There have been times in the past when I’ve been in conversation with an author published by a large, traditional (read New York) publisher – some being well-known, others not — and when I would mention my books are POD, their expression made me wonder if they were about to cross their fingers in front of their face and fling holy water on me while backing away. Their subsequent comments conveyed bias against POD and I’m not sure if this is as a result of naïvete or lack of knowledge.
Due to misconceptions and misstatements, POD has become a tainted term, so let’s set the record straight about what it really means. I’ll use my own book as an example, published by an independent publisher. Bear in mind, not all small and independent publishers will have in place the same policies as my own and I would caution authors to research extensively before signing with a publisher.
Print on Demand, or POD, is a publishing technology which simply means my paperback book is printed as it is ordered utilizing digital equipment.
POD does not mean my book is self- or subsidy published, although it is utilized in these venues. Small and independent publishers, as well as those who offer subsidy publishing and authors who choose to self publish, rely on this technology.
POD does not mean my books are of a poorer quality or are not professionally edited. Many small and independent publishers produce professional, viable books on par with those offered by the big-six NY traditional publishing houses.
POD books are pragmatic and cost feasible. No warehousing is required, thus, no overhead for rental space or warehouse employees, and no trucking or logistics costs.
POD is environmentally friendly: According to Linda Houle, publisher and author of The Naked Truth about Publishing (http://tinyurl.com/2dzb6jr) estimates show that approximately thirty million trees, or ten billion dollars, are wasted on print-run books subsequently remaindered (returned as unsold).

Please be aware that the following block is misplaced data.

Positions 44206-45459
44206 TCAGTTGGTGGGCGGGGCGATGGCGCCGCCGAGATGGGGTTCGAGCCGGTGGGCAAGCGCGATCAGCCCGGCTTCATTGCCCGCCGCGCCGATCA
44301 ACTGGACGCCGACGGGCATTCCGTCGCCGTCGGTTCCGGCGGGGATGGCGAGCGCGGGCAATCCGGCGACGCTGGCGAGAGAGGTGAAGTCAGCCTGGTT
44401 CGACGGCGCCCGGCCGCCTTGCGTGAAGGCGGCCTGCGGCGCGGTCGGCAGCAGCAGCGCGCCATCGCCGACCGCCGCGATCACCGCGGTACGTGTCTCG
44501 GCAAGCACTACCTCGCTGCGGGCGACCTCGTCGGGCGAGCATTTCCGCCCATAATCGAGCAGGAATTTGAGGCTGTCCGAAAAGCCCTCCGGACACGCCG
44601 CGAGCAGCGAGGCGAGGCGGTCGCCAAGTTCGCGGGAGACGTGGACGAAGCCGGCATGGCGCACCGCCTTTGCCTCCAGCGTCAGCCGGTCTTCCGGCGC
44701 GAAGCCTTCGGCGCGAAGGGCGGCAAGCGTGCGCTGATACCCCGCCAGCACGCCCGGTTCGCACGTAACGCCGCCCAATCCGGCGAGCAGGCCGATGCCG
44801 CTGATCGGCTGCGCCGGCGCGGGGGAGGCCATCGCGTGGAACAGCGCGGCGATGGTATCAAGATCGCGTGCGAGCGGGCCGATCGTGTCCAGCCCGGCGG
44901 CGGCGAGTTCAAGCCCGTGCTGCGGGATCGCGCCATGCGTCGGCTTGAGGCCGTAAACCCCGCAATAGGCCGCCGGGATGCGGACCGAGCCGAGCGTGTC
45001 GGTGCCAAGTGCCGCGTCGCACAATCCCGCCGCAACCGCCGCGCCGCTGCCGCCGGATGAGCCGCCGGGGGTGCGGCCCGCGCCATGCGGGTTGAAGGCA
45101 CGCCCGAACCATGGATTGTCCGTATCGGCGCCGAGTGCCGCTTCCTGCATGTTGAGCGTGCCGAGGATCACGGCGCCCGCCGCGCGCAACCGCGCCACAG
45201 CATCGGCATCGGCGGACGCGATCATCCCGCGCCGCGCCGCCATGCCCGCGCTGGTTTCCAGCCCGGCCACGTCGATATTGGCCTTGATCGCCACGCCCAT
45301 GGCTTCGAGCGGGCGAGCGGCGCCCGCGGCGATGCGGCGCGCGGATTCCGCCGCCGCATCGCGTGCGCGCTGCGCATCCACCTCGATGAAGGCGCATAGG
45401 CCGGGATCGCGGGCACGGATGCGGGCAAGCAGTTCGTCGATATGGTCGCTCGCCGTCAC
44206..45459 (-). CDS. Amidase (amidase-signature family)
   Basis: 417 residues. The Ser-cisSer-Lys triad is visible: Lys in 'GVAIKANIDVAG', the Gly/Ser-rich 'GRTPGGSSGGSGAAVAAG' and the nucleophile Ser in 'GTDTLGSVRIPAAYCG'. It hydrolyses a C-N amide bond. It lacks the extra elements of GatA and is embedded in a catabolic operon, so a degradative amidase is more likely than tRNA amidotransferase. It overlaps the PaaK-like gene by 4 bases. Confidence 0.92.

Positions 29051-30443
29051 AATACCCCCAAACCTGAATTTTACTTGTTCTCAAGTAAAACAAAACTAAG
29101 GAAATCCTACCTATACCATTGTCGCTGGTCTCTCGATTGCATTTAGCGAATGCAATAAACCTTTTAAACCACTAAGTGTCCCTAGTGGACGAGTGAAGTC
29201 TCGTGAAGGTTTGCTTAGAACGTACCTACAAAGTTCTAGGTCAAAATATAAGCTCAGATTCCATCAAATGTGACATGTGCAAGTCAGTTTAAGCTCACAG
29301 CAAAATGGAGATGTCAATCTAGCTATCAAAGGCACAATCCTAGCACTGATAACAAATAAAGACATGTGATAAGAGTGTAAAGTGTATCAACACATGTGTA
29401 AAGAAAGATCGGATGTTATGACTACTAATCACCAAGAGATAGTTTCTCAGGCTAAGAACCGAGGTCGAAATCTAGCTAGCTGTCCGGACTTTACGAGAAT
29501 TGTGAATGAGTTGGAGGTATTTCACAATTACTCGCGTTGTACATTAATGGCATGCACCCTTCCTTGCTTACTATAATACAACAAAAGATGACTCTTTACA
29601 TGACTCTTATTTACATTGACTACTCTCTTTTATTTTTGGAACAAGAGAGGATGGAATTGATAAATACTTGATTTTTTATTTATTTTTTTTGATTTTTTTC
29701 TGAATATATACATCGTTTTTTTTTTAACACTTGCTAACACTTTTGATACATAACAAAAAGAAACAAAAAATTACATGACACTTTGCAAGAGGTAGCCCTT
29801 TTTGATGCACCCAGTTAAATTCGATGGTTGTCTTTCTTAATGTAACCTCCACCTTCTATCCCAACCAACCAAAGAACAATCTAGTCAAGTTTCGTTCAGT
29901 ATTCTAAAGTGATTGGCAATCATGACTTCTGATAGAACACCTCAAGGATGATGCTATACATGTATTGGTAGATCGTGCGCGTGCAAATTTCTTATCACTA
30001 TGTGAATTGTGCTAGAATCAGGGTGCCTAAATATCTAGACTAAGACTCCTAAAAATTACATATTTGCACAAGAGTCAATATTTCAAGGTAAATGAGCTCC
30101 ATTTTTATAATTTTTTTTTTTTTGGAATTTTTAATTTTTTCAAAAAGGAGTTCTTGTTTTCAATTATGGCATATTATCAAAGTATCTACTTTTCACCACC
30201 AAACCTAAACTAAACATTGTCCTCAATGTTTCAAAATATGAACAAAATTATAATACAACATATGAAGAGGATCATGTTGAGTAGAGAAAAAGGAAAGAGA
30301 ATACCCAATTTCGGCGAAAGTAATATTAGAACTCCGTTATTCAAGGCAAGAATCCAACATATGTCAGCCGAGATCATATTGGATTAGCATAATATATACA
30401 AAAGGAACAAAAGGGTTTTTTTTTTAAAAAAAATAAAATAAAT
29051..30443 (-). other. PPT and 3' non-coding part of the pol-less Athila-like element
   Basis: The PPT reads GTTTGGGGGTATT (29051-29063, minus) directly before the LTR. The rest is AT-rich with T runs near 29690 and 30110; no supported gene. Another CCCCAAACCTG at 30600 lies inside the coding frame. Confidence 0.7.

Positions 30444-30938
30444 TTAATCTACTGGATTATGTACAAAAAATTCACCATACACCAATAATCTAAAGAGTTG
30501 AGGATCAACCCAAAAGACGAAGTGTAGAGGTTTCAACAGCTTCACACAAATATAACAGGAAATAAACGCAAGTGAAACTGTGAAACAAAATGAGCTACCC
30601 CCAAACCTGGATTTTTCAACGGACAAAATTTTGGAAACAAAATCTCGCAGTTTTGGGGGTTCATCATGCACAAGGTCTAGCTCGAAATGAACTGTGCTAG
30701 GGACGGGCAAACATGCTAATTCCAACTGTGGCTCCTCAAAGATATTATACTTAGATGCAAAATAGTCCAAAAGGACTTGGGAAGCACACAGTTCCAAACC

POD books, like print-run books published by large, traditional publishers, are returnable.
POD books are distributed by the two largest book wholesale distributors: Ingram and Baker and Taylor.
POD publishers, like large traditional publishers, send out ARCs (Advanced Review Copies) to professional reviewers and promote the book upfront. As with all publishers, even the big-six as pertains to their authors who don’t receive the mega-bucks promotional team, the vast majority of promoting lies with the author.
POD publishers offer the same standard discount to bookstores as do the larger traditional publishing houses.
POD publishers continually expand their lines as opposed to the large traditional publishers who replace titles. In other words, books aren’t pulled from shelves or discontinued, offering authors time to build readers.
POD publishers usually offer both print books and Ebooks (electronic books).
POD books are larger than paperbacks and smaller than hardbacks. They are generally 5.5”x8.5” or 6”x9”, and are called soft-cover trade paperbacks. Many readers find this size preferable.
POD books are virtually available forever. Unlike print-run books, with a limited shelf life, a POD book allows the author time to build a readership base.
POD books are now available instantly. The Espresso Book Machine is currently in use in selected bookstores across America. Readers can choose the book they wish to purchase and within minutes it is printed and bound and ready to take home.
POD is now being used by large, traditional publishers. Although, on the surface, they seem to shun POD technology, they have begun utilizing it for select books.
The onset of POD and Ebooks has brought about a major flux in the publishing industry. Although the large, traditional publishers have been slow to acknowledge and utilize these changes, they are beginning to come on board. In a perfect world, all modalities of publishing would be considered on equal terms. We haven’t gotten there yet, but I believe it’s not too far in the future. Authors now have the option of choosing how their book is published, and it is hoped they will be treated with respect and not be subject to derision or an elitist attitude concerning their choice if it falls outside of what was once considered the publishing standard.